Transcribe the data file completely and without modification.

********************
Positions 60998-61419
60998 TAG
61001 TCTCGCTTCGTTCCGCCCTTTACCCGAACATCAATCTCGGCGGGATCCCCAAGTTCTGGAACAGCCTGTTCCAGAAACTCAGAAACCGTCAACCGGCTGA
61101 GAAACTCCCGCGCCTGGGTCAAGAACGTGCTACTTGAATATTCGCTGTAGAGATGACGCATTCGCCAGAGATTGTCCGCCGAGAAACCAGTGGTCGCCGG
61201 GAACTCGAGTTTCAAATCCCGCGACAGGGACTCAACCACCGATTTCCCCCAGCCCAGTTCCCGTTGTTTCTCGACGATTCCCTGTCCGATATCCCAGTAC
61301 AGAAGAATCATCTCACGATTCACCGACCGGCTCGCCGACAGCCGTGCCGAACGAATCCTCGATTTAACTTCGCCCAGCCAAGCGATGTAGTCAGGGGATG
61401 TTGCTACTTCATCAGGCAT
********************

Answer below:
Positions 60998-61419
60998 TAG
61001 TCTCGCTTCGTTCCGCCCTTTACCCGAACATCAATCTCGGCGGGATCCCCAAGTTCTGGAACAGCCTGTTCCAGAAACTCAGAAACCGTCAACCGGCTGA
61101 GAAACTCCCGCGCCTGGGTCAAGAACGTGCTACTTGAATATTCGCTGTAGAGATGACGCATTCGCCAGAGATTGTCCGCCGAGAAACCAGTGGTCGCCGG
61201 GAACTCGAGTTTCAAATCCCGCGACAGGGACTCAACCACCGATTTCCCCCAGCCCAGTTCCCGTTGTTTCTCGACGATTCCCTGTCCGATATCCCAGTAC
61301 AGAAGAATCATCTCACGATTCACCGACCGGCTCGCCGACAGCCGTGCCGAACGAATCCTCGATTTAACTTCGCCCAGCCAAGCGATGTAGTCAGGGGATG
61401 TTGCTACTTCATCAGGCAT